Vexatious litigants are now required to get the approval of a judge before they could file any lawsuits in the future, according to a recently enacted law.
Sen. Victor B. Hocog (R-Rota), who was the acting governor at the time, signed into law last Oct. 30, 2019, Rep. Janet Maratita’s (R-Saipan) House Bill 21-26, which requires vexatious litigants to first get the approval of a judge before they could file any lawsuits in the future. This is now known as Public Law 21-11.
Vexatious litigants, according to P.L. 21-11, is defined as a person who, in the immediately preceding seven years, has commenced, prosecuted or maintained on his or her own behalf at least five litigations other than in small claims court that have been finally determined adversely to the person or unjustifiably permitted to remain pending at least two years without having been brought to trial or hearing and repeatedly relitigates or attempts to relitigate on his or her own behalf the same or similar cases repeatedly.
“The Legislature recognizes that Commonwealth courts have been burdened with frivolous litigation, which is straining the judicial system and interfering with the effective administration of civil justice,” the legislation noted.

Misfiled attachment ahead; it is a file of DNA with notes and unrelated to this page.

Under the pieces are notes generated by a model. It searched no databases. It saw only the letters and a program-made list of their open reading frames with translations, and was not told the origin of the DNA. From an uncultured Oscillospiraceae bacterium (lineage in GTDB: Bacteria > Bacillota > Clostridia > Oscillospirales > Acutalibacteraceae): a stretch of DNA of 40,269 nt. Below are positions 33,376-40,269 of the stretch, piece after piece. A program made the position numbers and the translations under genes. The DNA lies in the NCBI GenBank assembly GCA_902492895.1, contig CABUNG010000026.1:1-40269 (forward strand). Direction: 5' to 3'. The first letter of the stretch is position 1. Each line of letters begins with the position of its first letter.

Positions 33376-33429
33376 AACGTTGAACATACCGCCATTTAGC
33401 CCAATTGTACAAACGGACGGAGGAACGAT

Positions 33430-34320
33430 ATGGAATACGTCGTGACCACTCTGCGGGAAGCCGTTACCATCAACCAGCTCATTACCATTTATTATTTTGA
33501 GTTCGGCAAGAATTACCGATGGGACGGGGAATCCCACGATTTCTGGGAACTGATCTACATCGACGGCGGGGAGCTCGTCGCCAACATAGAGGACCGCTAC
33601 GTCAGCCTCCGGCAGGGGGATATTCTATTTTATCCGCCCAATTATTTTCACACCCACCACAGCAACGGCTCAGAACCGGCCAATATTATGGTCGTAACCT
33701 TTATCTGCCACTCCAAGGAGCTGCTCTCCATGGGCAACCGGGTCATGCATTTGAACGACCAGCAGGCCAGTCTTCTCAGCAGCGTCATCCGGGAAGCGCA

“…The cost of litigation in the Commonwealth can be extremely expensive and even a party that wins his or her case often is subject to significant damage in the time lost and the expense of the defense,” it added.
The legislation noted that, without preventing vexatious litigants from repeatedly filing litigation that were already previously filed and dismissed, even simple civil cases “cost more than a hundred thousand dollars to defend.”
“Some people are addicted to litigation. Others are convinced that they are right and will keep finding excuses to sue if they can. The people are often insolvent and thus represent themselves and get special waivers of filing fee from the courts because they are indigent. Meanwhile, the defendant(s) continue to pay large amounts of money on defense and have no choice as to whether to incur the defense costs,” the legislation noted.
In other jurisdictions, lawyers who participate in potentially vexatious litigations run the risk of being disbarred.